“This is my passion. This is my heart and soul. I hate to quote the bio but these are my words: when I create music, this is the place it comes from and this is the place it goes to. As a vocalist, I’m in my element the most when I’m a little bit more snide and aggressive. You know where I come from and what my influences are. I always say this: without the macabre make-up I wish I could be King Diamond, Alice Cooper and KISS, but I don’t want to be one of those acts because they were my influences. They did it first and I don’t want to duplicate that, but I think that I can do that stuff with my voice character-wise and look into people’s souls from the stage anyway.”


No matter how hard or how long Walsh pushes Famous Underground, however, he will always be regarded by some people first and foremost as the frontman for Slik Toxik. Questions about a Slik Toxik reunion persist to this day, and while Walsh hasn’t shot down the possibility with an outright “no” he admits that chances of the band getting back together and recording new music are slim to none.

“One of my things is that I don’t want to repeat what I did when I was 21 years old because I would look foolish. I can go out and perform those songs for nostalgia’s sake but I can’t write those songs anymore. I’ve been asked by numerous different artists to participate in their projects, and when I hear some of the song titles or the lyrics they have I say ‘No, this is definitely not me.’ No offence to anybody when I say this, but I couldn’t imagine at my age writing songs about some girl at a party. Maybe my son could, but I can’t (laughs). A song like ‘White Lies, Black Truth’, there was a social element to that which I can still get behind. Writing a song like ‘Helluvatime’ or ‘Cherry Bomb’… to me that’s a little bit more the 21 year-old bravado chest-pumped-out ‘I’m goin’ down to Rock N’ Roll Heaven and I’m gonna get laid…’ party attitude, and obviously that’s not my element anymore. I’m a firm believer in staying true to yourself and having conviction, and whether people get it or not, whether people like it or not, at least I know that I feel good about what I’m doing.”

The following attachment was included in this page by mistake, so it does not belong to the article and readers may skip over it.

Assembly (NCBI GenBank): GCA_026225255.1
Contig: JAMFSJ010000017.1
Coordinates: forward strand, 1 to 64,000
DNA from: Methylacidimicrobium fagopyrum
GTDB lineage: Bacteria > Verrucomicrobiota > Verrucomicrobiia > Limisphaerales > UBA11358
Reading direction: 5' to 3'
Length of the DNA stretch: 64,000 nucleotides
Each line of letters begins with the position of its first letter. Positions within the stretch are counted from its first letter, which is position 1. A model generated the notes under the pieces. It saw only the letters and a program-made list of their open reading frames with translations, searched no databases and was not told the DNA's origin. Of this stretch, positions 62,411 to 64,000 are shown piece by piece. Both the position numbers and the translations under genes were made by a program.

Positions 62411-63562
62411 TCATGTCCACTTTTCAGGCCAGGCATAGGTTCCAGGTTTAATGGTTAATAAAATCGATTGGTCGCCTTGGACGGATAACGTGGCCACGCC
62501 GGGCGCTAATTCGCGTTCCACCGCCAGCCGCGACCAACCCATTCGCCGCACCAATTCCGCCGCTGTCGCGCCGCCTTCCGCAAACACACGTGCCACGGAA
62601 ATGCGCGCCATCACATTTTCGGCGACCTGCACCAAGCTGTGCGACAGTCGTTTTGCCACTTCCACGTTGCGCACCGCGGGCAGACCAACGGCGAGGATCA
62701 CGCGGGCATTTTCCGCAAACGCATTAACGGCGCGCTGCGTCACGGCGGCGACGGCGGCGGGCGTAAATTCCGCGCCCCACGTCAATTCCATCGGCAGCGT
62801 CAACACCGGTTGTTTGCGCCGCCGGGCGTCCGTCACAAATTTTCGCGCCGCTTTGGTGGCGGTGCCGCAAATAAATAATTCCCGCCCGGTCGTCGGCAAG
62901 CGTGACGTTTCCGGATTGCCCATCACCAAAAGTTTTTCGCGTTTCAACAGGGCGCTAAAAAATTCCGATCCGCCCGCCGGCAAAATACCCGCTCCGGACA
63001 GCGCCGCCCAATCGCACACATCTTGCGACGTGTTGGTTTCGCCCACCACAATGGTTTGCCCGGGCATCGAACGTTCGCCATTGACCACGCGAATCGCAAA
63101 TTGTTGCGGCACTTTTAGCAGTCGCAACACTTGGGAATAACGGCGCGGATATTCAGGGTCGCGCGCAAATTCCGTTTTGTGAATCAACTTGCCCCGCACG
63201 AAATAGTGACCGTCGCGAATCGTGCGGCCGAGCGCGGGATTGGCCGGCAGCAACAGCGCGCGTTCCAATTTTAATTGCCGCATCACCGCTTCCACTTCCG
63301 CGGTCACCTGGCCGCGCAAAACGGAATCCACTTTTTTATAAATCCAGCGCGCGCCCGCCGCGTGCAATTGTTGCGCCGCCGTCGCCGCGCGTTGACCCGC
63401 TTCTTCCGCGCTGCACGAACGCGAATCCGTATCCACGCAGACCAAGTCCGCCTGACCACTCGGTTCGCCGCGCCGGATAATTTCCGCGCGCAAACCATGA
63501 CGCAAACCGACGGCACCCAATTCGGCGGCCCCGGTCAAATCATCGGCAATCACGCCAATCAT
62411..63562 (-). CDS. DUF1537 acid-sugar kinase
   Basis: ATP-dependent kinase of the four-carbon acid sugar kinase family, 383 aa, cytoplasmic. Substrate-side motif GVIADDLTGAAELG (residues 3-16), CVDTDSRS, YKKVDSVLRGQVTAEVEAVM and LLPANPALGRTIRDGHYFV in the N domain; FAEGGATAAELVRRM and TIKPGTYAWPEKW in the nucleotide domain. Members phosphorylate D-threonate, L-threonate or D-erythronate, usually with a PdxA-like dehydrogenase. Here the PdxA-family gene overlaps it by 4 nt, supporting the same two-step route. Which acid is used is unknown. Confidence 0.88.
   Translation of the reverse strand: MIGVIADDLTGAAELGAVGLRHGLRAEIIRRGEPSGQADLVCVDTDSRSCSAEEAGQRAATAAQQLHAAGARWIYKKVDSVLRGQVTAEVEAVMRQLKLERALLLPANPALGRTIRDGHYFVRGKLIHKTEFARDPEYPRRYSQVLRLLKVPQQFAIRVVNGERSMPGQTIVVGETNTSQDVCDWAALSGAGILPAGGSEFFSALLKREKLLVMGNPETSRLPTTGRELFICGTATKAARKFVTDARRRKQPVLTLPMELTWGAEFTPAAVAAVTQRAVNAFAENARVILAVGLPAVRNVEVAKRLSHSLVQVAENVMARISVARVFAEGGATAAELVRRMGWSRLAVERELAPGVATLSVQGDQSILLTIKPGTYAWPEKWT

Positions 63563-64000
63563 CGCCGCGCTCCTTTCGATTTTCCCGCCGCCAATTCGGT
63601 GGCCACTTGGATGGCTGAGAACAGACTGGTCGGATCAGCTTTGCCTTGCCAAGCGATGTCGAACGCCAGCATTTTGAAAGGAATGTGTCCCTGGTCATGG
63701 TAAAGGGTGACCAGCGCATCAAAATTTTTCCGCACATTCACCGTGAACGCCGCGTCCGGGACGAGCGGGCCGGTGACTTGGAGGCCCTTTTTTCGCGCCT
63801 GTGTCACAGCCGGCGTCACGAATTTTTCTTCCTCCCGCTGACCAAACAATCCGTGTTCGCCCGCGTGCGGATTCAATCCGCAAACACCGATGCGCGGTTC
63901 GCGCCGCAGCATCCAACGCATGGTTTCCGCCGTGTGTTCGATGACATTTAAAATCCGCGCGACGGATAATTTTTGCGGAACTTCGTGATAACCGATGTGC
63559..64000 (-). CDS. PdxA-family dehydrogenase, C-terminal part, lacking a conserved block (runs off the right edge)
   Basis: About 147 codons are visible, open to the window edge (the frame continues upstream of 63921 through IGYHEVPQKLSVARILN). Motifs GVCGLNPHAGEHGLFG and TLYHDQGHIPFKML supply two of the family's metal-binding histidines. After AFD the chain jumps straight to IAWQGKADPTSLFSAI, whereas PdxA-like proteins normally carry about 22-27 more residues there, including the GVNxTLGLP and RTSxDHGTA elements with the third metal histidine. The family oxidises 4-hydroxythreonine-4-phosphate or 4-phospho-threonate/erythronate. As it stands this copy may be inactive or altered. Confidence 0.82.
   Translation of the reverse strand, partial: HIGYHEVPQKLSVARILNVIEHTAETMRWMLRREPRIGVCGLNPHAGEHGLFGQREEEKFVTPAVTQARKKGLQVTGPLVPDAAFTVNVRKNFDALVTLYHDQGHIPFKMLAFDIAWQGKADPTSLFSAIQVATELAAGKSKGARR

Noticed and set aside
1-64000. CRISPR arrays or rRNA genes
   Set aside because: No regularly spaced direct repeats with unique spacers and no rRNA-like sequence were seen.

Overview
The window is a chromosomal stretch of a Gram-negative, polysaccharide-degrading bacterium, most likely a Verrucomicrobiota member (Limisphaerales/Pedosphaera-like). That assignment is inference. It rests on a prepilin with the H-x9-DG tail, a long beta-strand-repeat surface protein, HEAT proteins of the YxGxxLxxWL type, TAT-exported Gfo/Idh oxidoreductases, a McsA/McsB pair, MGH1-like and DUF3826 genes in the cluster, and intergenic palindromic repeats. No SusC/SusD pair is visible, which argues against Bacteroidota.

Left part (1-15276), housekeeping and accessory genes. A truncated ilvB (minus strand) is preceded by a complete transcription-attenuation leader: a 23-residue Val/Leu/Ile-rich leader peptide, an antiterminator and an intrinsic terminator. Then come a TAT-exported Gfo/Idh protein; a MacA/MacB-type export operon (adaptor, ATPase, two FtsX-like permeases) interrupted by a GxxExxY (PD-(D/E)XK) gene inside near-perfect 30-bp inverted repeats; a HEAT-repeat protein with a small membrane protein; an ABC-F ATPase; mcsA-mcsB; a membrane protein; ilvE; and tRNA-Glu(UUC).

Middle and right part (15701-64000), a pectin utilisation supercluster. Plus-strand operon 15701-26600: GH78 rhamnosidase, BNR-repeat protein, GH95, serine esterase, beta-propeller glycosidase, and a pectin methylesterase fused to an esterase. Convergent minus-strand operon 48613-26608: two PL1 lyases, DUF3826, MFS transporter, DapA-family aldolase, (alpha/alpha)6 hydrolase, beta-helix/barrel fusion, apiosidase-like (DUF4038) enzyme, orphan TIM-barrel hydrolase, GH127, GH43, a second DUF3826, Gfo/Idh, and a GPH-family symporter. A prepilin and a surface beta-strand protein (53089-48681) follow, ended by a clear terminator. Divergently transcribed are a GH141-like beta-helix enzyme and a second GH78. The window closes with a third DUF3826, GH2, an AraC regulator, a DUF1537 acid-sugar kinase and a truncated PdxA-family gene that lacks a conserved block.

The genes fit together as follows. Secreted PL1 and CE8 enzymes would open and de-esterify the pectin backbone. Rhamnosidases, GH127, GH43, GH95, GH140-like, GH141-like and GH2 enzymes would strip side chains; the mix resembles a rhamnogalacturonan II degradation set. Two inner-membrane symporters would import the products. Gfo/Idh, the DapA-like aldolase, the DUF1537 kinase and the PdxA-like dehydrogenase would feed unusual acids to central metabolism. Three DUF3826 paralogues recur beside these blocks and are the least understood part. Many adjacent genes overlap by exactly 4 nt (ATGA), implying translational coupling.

That said, for those fans still living in the Slik Toxik bubble, Walsh has some good news…

“Since December 2020 I’ve been talking with Universal Music – they own the EMI catalogue now – and this year they’re releasing Doin’ The Nasty and Smooth And Deadly. It is happening, but unfortunately with the lockdown things have been taking a little bit longer than expected. We were hoping it would come out around the time of the Famous Underground EP – there would be a lot more to talk about – but Universal is putting it out in the digital world. “The odd part is that when I first spoke to Universal, they didn’t even realize it hadn’t been put out digitally. When they took over the catalogue from EMI, Slik Toxik is archive stuff, which is material they didn’t have direct involvement with. I want it out there, I want myself and the guys to potentially reap any benefits there are from it.”

“So many people send me messages through social media saying ‘Dude! How come I can’t find ‘Helluvatime’ on iTunes or Spotify?’ Well, it’s happening this year. This is our history; it deserves to be out there.”

(Photos by Liz Sterner Pinel, Dave Dickson)